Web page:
Why not call, or e-mail George R. Miller here at Lincoln Land (email: georgermillerll@att.net) - and I am sure that he will be pleased to put together a special complete package of 1971 Mark III fuses and send them to you. Ask him to include 8 or 12 each of the popular ones so that you have enough spares. Fuses are light in weight, so the cost of mailing or shipping should be reasonable. Also at this time if you have any other needs for your Mark III, George can look after them for you as well.

Sincerely,

Bill

1965 Exhaust Smell

Hi Bill,

I recently bought a '65 Continental Convertible in fair condition. I am new to owning older cars like this and I am afraid my wife won't go near this thing because of the smell from the exhaust.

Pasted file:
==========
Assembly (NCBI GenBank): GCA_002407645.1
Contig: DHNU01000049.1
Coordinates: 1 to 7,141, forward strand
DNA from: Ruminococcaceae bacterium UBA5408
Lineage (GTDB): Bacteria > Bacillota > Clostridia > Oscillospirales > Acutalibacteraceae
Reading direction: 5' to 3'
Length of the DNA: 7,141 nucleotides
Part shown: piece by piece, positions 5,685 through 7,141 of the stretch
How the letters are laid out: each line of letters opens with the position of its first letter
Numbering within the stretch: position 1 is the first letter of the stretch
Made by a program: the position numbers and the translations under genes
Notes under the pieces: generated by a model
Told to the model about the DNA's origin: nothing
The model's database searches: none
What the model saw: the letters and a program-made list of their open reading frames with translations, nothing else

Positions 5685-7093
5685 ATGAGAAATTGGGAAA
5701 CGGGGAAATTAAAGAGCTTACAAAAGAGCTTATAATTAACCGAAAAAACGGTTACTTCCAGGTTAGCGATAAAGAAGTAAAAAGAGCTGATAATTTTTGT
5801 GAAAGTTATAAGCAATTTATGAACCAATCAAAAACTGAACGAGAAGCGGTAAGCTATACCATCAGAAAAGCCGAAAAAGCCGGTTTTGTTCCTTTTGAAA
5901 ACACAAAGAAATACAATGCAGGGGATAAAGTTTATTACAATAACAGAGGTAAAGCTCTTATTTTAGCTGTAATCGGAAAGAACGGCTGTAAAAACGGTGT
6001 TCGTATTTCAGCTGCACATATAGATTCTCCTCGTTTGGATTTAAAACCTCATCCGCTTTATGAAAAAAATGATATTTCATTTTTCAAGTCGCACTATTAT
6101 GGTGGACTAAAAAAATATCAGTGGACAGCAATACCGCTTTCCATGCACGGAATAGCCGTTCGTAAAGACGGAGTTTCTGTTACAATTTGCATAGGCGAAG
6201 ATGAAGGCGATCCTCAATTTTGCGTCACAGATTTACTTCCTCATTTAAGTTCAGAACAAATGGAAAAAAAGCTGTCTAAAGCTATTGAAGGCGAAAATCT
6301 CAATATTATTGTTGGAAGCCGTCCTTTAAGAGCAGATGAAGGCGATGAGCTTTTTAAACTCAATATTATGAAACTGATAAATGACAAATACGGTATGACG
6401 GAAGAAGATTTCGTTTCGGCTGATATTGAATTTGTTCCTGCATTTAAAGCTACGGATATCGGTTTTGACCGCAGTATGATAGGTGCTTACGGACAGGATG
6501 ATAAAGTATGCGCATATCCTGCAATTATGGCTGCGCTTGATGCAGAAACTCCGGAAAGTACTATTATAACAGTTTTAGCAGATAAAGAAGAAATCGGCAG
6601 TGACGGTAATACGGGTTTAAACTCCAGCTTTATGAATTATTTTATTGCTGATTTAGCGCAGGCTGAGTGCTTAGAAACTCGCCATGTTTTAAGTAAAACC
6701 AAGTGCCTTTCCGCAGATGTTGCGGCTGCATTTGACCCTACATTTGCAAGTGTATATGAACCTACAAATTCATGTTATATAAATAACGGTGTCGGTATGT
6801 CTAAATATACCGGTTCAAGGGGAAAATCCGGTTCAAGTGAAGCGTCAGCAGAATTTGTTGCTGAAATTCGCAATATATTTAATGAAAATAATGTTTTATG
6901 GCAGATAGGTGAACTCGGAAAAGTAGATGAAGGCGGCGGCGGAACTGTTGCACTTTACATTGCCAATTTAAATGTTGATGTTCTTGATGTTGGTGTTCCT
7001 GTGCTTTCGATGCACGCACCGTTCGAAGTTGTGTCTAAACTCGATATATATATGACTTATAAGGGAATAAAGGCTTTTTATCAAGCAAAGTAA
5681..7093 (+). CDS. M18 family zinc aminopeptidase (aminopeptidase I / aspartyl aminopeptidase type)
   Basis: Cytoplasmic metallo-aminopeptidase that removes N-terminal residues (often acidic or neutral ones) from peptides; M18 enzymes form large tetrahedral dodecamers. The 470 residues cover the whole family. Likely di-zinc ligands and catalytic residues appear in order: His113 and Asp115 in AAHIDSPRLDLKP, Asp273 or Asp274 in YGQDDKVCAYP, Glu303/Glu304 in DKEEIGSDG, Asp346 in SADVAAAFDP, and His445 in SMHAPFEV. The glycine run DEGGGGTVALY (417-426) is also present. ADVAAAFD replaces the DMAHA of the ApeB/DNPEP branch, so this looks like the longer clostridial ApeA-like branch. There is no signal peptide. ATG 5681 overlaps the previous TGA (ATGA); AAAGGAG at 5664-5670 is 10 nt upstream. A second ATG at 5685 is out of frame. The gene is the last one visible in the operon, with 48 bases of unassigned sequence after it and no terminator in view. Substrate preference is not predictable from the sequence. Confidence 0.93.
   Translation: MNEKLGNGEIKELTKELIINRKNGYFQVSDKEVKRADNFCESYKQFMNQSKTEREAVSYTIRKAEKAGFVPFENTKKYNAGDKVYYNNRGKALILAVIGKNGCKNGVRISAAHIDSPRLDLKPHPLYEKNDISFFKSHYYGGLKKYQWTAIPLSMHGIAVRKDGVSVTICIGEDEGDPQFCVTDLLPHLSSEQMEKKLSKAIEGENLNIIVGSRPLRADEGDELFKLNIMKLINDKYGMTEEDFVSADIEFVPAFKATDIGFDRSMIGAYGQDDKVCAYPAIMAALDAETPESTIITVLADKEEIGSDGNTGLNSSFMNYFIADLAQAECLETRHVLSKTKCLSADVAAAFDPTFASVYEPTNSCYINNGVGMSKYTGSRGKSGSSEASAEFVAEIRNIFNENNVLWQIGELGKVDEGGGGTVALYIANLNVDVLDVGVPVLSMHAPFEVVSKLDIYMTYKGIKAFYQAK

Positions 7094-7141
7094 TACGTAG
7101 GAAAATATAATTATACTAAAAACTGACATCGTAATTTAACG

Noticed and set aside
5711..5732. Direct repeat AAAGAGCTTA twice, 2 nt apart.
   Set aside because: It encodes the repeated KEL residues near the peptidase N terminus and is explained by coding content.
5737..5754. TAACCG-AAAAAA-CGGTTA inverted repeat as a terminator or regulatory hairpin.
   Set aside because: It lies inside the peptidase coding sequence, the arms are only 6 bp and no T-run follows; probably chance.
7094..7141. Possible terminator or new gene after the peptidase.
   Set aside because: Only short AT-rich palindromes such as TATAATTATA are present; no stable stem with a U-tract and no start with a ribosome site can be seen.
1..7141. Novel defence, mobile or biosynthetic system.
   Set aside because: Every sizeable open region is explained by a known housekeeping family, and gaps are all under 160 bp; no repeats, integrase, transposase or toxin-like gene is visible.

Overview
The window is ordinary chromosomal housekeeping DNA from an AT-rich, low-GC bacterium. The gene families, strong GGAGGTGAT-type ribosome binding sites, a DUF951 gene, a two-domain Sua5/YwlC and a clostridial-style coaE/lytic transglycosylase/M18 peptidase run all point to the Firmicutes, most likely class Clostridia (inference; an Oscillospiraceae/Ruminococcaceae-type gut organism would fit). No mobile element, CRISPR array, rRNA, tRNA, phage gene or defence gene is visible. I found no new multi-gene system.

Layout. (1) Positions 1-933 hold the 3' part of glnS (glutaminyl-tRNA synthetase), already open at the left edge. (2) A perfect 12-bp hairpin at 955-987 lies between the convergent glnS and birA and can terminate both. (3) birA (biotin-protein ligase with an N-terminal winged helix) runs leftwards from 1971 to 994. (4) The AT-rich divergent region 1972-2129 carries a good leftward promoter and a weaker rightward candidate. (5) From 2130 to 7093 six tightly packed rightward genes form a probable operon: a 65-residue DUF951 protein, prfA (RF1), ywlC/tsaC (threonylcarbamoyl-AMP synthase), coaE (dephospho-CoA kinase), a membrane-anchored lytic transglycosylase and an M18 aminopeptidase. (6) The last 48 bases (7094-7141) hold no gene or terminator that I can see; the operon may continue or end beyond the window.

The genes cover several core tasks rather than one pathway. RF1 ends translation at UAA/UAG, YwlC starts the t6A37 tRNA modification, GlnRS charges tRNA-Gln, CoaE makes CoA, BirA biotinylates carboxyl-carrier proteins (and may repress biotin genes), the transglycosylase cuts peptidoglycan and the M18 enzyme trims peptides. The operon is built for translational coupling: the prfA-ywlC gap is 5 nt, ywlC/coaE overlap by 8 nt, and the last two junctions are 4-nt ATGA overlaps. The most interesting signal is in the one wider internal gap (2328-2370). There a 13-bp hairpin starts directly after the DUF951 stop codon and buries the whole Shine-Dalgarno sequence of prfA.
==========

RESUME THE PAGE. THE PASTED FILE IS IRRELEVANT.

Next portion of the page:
Mechanics report that the current exhaust system is working fine, but I can tell it is getting towards replacement soon anyway.

What is the best route to go to reducing fumes and emissions from these cars?

Thanks,

Brent

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Hi Brent -

Congratulations on your purchase and welcome to the Lincoln side of the old car hobby. Because neither of us knows the condition of your engine I can offer several hopefully logical suggestions.

Your question is regarding fumes and emissions so therefore a competent technician should be allowed to completely evaluate your engines condition. This should include a complete tune up in all respects along with a report of the engine's general condition regarding compression and oil pressure etc., as well as whether the valve stem seals may possibly need replacing (blue exhaust smoke).